Afghanistan: British troops race to evacuate UK nationals from Kabul as Taliban take control
ITV News Political Correspondent Carl Dinnen and Global Security Editor Rohit Kachroo analyse the latest UK and US foreign policies regarding Afghanistan
British troops have arrived in Kabul in a race to evacuate the remaining UK nationals and their local allies out of Afghanistan following the dramatic fall of the country’s Western-backed government to the Taliban as the Defence Secretary admitted “some people won’t get back”.
The speed of the Taliban advance suggests that there may only be a short window of a few days to get people out after the Islamic militants took the capital Kabul on Sunday. Lead elements of 16 Air Assault Brigade were working with US forces to secure Kabul airport to ensure flights can continue as Afghans and foreigners alike scramble to leave.
British forces from 16 Air Assault Brigade arrive in the Afghan capital to assist in evacuating British nationals and entitled persons amidst the worsening security situation there (C) Ministry of Defence
While the airport has so far not come under attack, there are fears that could change quickly with Taliban insurgents now effectively in control of the capital.
Speaking to LBC radio on Monday, former Scots Guard Ben Wallace appeared to choke back tears as he spoke of his regret that not everyone would make it out of Afghanistan.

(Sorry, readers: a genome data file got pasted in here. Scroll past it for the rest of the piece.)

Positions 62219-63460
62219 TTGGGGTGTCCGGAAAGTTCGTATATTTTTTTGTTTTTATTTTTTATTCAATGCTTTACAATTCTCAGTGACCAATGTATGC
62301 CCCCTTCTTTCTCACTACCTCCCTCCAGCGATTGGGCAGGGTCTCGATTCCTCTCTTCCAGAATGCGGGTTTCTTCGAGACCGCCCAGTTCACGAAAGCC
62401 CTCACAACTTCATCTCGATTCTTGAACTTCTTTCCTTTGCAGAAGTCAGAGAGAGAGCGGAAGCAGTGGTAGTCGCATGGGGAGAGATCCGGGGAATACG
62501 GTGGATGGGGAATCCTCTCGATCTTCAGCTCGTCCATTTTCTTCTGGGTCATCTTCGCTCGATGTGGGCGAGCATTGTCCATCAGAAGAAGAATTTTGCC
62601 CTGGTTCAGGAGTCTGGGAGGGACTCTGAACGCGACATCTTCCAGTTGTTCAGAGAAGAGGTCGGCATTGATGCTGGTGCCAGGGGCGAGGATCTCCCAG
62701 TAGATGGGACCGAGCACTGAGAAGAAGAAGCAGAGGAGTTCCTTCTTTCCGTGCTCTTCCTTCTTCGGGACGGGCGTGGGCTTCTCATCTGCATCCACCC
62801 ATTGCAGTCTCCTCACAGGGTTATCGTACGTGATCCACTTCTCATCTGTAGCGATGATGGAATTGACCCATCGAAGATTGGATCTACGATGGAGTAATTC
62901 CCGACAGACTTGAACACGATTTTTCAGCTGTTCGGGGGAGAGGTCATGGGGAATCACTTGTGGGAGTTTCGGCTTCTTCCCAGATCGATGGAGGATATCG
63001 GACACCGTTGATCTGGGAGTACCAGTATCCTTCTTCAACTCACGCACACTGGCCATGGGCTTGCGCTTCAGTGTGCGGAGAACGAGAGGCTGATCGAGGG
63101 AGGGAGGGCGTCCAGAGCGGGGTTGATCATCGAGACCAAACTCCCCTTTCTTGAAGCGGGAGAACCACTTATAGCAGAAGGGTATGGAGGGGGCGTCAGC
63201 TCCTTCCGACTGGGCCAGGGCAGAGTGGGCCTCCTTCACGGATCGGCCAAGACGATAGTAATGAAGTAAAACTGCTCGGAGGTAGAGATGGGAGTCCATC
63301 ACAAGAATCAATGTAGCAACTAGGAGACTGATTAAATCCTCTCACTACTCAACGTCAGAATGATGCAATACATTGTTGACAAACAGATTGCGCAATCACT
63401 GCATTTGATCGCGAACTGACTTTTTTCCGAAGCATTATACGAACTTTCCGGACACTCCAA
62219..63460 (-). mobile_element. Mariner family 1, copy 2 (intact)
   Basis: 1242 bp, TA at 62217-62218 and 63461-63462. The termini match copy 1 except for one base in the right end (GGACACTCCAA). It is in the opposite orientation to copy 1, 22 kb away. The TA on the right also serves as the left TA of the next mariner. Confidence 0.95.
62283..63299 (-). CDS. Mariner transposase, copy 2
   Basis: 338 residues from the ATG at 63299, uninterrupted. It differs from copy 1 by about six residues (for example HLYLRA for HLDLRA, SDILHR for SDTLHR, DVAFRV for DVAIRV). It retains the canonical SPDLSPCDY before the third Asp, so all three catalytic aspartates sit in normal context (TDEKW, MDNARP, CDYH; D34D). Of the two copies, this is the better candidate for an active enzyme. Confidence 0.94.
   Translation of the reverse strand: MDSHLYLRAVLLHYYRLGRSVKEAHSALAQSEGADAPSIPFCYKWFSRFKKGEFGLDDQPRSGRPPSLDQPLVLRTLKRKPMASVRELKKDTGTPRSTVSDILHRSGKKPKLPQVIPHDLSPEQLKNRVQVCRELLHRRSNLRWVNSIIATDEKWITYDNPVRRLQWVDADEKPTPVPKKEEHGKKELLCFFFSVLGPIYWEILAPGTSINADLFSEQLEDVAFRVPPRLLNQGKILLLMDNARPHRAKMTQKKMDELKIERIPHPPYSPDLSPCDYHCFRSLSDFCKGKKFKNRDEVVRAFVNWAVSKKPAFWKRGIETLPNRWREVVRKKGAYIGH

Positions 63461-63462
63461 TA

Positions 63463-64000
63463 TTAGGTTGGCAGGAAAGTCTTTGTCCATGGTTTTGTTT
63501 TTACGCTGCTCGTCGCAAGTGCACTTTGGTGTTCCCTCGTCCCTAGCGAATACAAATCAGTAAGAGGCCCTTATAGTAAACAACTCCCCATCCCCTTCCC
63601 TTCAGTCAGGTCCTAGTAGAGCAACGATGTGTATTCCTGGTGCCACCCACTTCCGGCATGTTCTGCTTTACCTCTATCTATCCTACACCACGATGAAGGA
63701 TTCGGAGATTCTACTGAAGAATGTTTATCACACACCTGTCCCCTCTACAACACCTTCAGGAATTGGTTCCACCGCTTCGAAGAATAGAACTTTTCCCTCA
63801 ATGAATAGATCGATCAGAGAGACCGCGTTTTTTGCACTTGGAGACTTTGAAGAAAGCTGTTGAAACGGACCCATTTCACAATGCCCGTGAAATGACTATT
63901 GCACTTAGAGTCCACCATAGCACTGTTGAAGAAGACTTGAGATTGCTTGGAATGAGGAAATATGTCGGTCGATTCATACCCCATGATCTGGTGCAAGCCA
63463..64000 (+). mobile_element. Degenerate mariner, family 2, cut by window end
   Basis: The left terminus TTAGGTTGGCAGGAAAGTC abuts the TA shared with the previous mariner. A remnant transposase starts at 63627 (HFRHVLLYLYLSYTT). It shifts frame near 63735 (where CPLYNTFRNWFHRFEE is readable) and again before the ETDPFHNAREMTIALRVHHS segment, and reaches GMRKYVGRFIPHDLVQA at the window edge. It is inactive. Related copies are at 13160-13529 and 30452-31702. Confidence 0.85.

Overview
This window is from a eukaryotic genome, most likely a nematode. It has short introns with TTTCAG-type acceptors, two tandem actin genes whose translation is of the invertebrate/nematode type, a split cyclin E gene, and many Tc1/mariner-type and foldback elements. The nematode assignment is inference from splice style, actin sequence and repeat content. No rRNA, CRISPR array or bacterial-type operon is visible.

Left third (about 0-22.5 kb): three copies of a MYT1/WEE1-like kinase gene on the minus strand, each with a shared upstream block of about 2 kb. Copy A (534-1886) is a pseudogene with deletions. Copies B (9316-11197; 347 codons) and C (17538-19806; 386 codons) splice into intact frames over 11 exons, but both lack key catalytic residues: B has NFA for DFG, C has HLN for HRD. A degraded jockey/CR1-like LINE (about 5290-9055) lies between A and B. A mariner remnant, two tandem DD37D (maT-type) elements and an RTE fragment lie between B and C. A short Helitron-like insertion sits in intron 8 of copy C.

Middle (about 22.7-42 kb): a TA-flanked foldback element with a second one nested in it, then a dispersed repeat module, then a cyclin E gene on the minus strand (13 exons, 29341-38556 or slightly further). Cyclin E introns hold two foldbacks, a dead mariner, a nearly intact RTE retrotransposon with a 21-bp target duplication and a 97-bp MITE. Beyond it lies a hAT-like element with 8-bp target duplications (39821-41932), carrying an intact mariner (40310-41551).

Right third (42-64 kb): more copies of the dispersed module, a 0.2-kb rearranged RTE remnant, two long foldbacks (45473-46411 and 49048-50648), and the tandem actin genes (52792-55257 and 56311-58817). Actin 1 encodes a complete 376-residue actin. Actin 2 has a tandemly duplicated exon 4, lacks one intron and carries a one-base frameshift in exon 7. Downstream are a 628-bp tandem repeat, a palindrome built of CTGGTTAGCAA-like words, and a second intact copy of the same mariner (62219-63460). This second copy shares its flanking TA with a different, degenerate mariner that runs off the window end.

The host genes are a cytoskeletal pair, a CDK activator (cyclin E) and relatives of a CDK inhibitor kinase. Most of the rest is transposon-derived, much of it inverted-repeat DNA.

He said: “It’s a really deep part of regret for me … look, some people won’t get back. Some people won’t get back and we will have to do our best in third countries to process those people.”
Asked why he felt the situation “so personally”, Mr Wallace replied: “Because I’m a soldier… because it’s sad and the West has done what it’s done, we have to do our very best to get people out and stand by our obligations and 20 years of sacrifice is what it is.”
Gunshots can be heard as people flock to Kabul's airport as they attempt to flee the Taliban
The Taliban's swift takeover means the UK must move quickly to evacuate its nationals and eligible Afghans. Operation Pitting was originally planned to run until 31 August but now it is likely to be just a few days.
Mr Wallace said the Government was aiming to fly out a further 1,500 people over the next 24 to 36 hours.
Around 4,000 British nationals and eligible Afghans are thought to be in the city and in need of evacuation.
There was particular concern for the safety of Afghans who worked with British forces when they were in the country as interpreters and other roles amid fears of reprisals if they fall into the hands of the insurgents.
Thousands of Afghans fearing a return to Taliban rule are trying to flee the country through Kabul's international airport.
Videos circulating on social media showed hundreds of people racing across the tarmac as US soldiers fired warning shots in the air. Another showed a crowd pushing and shoving its way up a staircase, trying to board a plane, with some people hanging off the railings.
Triumphal Taliban fighters were pictured in the presidential palace abandoned by President Ashraf Ghani who fled the country while his forces gave up the city without a fight.